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On Klub Founder Howard Paar On Writing a Mem-Noir Based on the Iconic Venue

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To come clean right out of the gate I had never intended to write about The On Klub days as I had no interest in writing a memoir, but when I finally did (at crime author Denise Hamilton’s behest), the only way I could imagine doing so was by way of a noir story: a memNoir, if you will. 
For me, the music business of those times, with its array of larger-than-life rogues, hustlers, and mob connected operators, lends itself perfectly to the genre. I’m so grateful to Denise as I had the best time writing Top Rankin’.

This approach allowed me to write with the intent of giving the reader an authentic, fun experience of 1980, lived in the moment, feeling the power of music in fast-changing and dangerous times. In my first novel, Once Upon A Time In LA, the protagonists were inside the music business, but in Top Rankin’, most of the characters are not yet in the business and are just trying to make it out of the 70s in one piece while pursuing their music dreams.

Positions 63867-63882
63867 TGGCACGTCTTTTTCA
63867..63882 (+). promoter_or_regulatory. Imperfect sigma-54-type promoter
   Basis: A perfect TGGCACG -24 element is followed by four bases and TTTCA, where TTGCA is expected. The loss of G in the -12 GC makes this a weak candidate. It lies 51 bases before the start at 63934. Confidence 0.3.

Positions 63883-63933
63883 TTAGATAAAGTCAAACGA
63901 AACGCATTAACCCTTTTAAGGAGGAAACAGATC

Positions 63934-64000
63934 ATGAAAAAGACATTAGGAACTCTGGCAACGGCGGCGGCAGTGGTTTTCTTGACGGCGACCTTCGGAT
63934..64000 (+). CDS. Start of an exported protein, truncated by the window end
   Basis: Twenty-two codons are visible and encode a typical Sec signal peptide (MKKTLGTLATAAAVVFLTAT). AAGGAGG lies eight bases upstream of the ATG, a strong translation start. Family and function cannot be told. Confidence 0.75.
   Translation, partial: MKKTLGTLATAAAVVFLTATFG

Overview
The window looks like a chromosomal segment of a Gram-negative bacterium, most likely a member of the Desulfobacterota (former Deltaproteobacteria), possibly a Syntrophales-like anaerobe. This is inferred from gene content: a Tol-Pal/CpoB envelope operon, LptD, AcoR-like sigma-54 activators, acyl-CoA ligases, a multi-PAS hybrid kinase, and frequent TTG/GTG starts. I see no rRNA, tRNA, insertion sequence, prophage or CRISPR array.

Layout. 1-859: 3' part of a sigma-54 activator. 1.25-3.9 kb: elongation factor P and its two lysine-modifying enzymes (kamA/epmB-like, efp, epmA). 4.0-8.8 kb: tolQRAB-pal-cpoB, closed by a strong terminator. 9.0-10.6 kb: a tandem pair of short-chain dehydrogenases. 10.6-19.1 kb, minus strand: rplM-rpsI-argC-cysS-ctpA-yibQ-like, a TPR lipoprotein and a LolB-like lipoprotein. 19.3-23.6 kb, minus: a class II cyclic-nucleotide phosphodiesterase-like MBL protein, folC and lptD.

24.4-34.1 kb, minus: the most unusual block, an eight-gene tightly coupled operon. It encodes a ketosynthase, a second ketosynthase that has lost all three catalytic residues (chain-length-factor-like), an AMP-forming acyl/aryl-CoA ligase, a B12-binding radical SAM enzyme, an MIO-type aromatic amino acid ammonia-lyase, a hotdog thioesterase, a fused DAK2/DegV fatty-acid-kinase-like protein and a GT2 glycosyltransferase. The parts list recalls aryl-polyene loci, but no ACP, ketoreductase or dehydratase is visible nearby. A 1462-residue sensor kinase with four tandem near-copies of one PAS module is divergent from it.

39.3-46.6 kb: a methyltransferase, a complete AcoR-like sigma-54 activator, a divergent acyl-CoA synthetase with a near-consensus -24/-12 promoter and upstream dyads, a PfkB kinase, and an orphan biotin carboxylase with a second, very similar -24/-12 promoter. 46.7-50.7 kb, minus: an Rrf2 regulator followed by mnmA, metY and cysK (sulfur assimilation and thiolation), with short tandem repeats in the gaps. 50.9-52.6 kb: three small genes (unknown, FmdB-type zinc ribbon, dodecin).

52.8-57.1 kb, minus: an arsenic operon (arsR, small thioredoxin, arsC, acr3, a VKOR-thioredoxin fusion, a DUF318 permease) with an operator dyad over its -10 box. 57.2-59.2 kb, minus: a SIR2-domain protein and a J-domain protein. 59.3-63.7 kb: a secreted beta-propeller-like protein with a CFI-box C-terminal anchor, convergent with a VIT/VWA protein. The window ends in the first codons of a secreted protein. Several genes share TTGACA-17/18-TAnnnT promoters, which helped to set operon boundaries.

I’d got my five-year-old first taste of Los Angeles P.I. crime stories from Roy Huggin’s  brilliant 77 Sunset Strip TV series and the deal was sealed when I was ten, home from school sick, and my Dad left me several Raymond Chandler novels to read— along with Peter Cheyney’s first Lemmy Caution story This Man Is Dangerous.